For instance, Joe Scarborough, the co-host of the popular “Morning Joe” show on MSBC blamed Donald Trump’s tax reform for the stock market volatility. “You don’t cut taxes when you have full employment. You don’t cut taxes when the economy is doing well. You don’t overheat the economy,” he said.
“Well Republicans didn’t listen, Donald Trump didn’t listen and guess what? The market’s collapsing now and it’s collapsing because what are people afraid of, high-interest rates, because the economy can be overheated, it’s unbelievable…. What is dangerous is you allow the debt to continue to go up.”
There are two problems with this line of thinking. First, the issue of the US federal debt is an old one, and it can be traced back to President Bush. Moreover, Barack Obama, the darling of the mainstream media, consciously exacerbated the problem. It's not a matter of opinion; it is a matter of fact. Under Obama the federal debt went from $10.626 trillion to $19.947 trillion. On a dollar basis, Obama's debt increase is by far the largest in American and world history. Blaming Trump for America's debt issues is more than a bit disingenuous.
The US debt is not Trump's fault. It is a bi-partisan problem, that none of the mainstream American politicians, including Trump, is willing to address, because reducing the debt means reducing the government handouts and cutting the profits of the insatiable military industrial complex.
The second problem with the accusations hurled at Trump is that his tax plan has received an overwhelmingly positive reaction from Wall Street, and it is hard to see any reason why the same tax plan should now be considered the main reason for the recent market slump. There are other, more plausible reasons for the sell-off.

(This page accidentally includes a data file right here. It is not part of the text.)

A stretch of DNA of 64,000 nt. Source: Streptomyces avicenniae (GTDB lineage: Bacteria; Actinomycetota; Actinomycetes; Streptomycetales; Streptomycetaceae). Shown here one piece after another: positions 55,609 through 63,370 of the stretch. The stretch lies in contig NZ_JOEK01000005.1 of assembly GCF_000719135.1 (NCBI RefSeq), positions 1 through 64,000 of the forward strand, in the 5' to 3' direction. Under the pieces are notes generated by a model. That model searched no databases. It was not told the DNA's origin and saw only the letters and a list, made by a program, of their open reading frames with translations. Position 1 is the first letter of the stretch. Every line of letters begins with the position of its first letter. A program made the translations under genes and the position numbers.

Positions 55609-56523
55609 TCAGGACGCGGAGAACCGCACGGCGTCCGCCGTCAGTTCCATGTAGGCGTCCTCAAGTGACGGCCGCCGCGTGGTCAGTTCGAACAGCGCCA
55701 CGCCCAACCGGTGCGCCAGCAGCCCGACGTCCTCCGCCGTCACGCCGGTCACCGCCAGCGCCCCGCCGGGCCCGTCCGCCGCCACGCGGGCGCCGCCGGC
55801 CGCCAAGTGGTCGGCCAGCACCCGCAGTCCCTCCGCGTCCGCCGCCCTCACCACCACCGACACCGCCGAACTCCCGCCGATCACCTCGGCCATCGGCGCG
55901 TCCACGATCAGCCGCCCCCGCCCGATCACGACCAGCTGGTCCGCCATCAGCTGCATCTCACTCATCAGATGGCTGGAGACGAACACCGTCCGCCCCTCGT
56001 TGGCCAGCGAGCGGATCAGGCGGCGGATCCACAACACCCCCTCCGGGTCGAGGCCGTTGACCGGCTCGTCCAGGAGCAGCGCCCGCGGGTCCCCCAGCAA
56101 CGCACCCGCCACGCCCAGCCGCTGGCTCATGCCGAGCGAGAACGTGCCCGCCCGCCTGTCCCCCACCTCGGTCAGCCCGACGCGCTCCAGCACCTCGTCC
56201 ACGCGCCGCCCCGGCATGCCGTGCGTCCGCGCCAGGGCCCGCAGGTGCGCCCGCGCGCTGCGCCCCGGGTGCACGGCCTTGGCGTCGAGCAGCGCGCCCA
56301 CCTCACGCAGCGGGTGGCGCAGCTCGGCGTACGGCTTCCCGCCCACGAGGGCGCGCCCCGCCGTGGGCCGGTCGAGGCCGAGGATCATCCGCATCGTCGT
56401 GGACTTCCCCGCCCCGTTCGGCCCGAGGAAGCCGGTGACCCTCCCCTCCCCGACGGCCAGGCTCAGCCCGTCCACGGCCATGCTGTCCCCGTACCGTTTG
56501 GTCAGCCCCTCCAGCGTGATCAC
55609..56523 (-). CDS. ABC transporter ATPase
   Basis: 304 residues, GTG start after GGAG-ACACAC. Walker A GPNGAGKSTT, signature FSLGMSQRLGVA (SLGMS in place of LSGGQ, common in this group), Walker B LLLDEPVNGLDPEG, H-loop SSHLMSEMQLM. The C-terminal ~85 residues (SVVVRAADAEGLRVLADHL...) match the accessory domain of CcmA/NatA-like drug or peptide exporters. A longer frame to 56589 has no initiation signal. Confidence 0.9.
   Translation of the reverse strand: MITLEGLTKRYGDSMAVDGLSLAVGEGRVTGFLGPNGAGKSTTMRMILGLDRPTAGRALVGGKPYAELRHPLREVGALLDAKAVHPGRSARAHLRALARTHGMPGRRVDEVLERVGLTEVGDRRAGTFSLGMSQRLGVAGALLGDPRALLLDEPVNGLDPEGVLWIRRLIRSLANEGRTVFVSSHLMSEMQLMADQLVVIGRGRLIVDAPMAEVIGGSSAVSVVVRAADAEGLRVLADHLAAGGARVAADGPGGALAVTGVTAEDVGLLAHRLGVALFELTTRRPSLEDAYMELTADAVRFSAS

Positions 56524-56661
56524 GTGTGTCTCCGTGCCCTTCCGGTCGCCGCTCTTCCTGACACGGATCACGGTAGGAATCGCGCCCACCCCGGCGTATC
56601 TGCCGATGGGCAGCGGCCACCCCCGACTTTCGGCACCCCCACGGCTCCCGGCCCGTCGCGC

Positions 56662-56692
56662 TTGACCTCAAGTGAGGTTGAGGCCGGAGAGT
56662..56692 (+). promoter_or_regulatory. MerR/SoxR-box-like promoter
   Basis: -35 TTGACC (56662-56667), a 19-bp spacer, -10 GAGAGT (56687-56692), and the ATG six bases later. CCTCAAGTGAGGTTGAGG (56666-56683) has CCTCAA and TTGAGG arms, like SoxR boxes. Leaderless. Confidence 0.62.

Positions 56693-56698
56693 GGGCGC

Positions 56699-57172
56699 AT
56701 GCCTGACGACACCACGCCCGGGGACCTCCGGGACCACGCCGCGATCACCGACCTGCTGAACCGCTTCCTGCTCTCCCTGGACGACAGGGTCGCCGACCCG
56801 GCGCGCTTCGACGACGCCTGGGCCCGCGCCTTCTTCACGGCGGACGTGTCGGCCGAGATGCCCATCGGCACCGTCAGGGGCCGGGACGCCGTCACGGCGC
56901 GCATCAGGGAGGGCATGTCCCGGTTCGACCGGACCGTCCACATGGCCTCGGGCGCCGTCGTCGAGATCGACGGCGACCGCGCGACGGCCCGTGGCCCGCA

It’s the computers’ fault. Or is it?
While some market participants get very angry when journalists mention the role of the so-called "quant funds" (also known as "algorithmic funds") in the recent market volatility, there is no denying that computerized automated trading has become a key element of the US stock market. Some of the trading algorithms deployed by financial behemoths like Two Sigma or AQR Capital issue buy and sell orders worth tens of millions of dollars without any regard to the fundamentals of a given stock or bond, because those algorithms care only about the price action, often buying something simply because its price is going up, or selling because it's going down. Even if such algorithms lack the emotional vulnerabilities of human traders, they can and do exhibit herd-like behavior that resembles the good old-fashioned market panics of the past century.
Interestingly, when computers buy stocks simultaneously no one is complaining, but when computers sell simultaneously the public is outraged. Like it or not, computer-driven strategies were involved in the US stock market uptrend and they will be involved in any future downtrends as well. “Quant funds (CTAs and Risk Parity funds running vol control) have likely contributed to the equity selling in one of the largest deleverings in our models’ history, but their impact should dissipate quickly from here,” Bank of America Merrill Lynch’s global equity-derivatives research team wrote in a Tuesday note quoted by Bloomberg. Computer-driven buying and selling is working like an accelerant, magnifying the price moves caused by external factors. So, while computers were "complicit" in the recent market turbulence, the source of the turbulence is somewhere else.